Life can be taxing. Running yourself ragged can lead to chronic stress and exhaustion. Taking the time to care for yourself is vital for keeping you functioning at your best.

If you have ever boarded a plane, you know the drill: take your seat, fasten your seatbelt, and settle in while you listen to the onboard announcements. “Should the cabin lose pressure, oxygen masks will drop from the overhead area. Place the mask over your own mouth and nose before assisting others.” While seemingly ordinary, this statement expresses a powerful warning we cannot afford to ignore: if we neglect our own needs, we cannot effectively care for others and perform our best. Whether we are an exhausted stay at home parent, a tireless working professional, or a patient wearily trying to manage a chronic condition like diabetes or heart disease on a daily basis, it is easy to feel like our candle is burning on both ends.

The hidden dangers of burnout

So many of us live our lives on autopilot amidst the hustle and bustle of the day. We complete routine tasks without even thinking, all while aiming to please others and stuck in a hamster wheel of busyness and distractedness. We live this way because it is comfortable, predictable, and a way to cope.  But stress can eventually creep up on us in a major way. Stress that is not addressed can lead to burnout, a serious mental and physical state where we feel detached, emotionally exhausted, depressed, or disparaging about our sense of personal achievements. Burnout can impact our emotional and physical health, strain our relationships, and jeopardize our jobs.

The staggering truth about burnout on the job

Burnout can occur as a result of overwhelming demands in our personal lives at home, but it is perhaps most seen in the workplace, and the prevalence of burnout among professional workers in the United States is pretty eye-opening. A Gallup poll surveying 7,500 full-time employees revealed that 28% of workers experience constant or frequent burnout at the office, and 45% report feeling burned out sometimes. This stark truth suggests that over 70% of our workers feel burned out at any given time.

Self-care: taking back charge of your well-being

Americans are notorious for downplaying the importance of relaxation.  As a nation, we boast about our tenacious work ethic as evidenced by the number of hours we work and how productive we are. Other countries instead prize leisure time, perhaps recognizing that relaxation is part and parcel of achieving overall well-being. At its core, relaxing simply means taking time out from your normal, busy life to recuperate from the stress involved in dealing with the demands placed on you. Whether it is as minor as taking five minutes to breathe or as extravagant as planning an all-inclusive vacation, one thing is clear: taking care of ourselves goes way beyond just eating healthy foods and exercising. Self-care requires deliberately doing those things that will refill our reserves and ensure our needs are met so that we can be the best versions of ourselves.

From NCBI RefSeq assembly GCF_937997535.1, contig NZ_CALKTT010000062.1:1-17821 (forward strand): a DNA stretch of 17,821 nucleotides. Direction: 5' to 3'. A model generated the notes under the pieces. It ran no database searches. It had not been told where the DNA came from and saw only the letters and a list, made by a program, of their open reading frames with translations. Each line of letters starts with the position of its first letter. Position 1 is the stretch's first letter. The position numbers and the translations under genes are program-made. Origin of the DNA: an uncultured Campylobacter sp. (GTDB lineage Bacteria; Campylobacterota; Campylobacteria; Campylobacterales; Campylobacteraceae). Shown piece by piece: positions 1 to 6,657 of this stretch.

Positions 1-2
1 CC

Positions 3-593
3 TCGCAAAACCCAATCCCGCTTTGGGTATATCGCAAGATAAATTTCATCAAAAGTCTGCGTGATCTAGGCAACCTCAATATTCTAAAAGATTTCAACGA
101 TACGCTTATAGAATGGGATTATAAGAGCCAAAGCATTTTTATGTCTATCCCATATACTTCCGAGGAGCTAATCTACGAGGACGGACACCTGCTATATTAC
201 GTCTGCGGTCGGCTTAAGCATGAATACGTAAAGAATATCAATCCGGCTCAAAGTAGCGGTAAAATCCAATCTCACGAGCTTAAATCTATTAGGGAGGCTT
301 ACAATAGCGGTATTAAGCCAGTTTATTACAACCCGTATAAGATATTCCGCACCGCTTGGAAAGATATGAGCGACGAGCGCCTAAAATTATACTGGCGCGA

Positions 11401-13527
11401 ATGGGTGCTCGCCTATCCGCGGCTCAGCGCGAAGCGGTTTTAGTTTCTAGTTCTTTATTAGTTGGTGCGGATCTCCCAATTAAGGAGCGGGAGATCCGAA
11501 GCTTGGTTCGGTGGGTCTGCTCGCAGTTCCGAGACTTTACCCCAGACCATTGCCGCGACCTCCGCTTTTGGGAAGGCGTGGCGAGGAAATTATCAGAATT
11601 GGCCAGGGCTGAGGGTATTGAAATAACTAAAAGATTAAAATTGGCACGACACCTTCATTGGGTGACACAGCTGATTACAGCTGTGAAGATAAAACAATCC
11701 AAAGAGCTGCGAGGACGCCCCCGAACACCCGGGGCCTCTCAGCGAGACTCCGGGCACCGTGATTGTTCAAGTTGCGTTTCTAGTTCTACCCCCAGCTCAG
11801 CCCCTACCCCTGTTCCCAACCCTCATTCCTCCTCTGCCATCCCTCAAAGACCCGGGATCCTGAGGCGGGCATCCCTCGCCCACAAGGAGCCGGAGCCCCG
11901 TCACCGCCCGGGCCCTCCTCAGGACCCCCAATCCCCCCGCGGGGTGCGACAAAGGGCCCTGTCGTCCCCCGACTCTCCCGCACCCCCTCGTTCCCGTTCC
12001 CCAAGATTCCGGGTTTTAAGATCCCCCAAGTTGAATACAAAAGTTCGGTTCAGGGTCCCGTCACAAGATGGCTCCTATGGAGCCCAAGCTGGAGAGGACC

4 science-backed ways to take care of yourself

Plan your self-care activities and put them in your calendar like any other important appointment. Remember that as a priority in your life, self-care is not a one-time event. It should happen often and regularly.

Þ   Optimize your physical health. Feeling unwell in our bodies can quickly deplete our mental resources. Eat nutritious foods, get 7 to 9 hours of sleep, and get lots of  exercise to keep healthy and going strong. In fact, cycling 3 times a week for 30 minutes over 7 weeks is shown to have a similar physiological effect as antidepressant medication, so move your body regularly to maintain emotional wellness.

Þ   Embrace enjoyable ways to treat yourself. Indulge in activities that recharge your mind, body, and soul. Whether it is a weekly exercise class, a pampering spa getaway a relaxing bubble bath, a date with yourself at the coffee shop, or a rejuvenating walk around the block, take a breather from real life on a regular basis. Devoting at least 10 minutes a day to taking care of yourself is a great start.

Þ   Nurture a mindful mindset. The science is clear: practicing mindfulness can reduce stress, anxiety, and depression. Mindfulness is a non-judgmental awareness of the “here and now” as it unfolds moment by moment. In one study, subjects who completed a 2-hour weekly, 8-week structured mindfulness program reported a much higher sense of emotional well-being. The program included sitting meditation, body scans, yoga, and deep breathing sessions.

Þ   Learn to say no. Do you say yes to every request asked of you, even when it is not convenient? Do you impulsively agree in order to avoid hurting others’ feelings? People-pleasing is a toxic habit many fall into. Trying to be all things to all people at the expense of your own well-being is a surefire way to become resentful and burned out. Saying “I’m sorry, but I can’t help today” means putting yourself first by setting firm boundaries on your time and effort.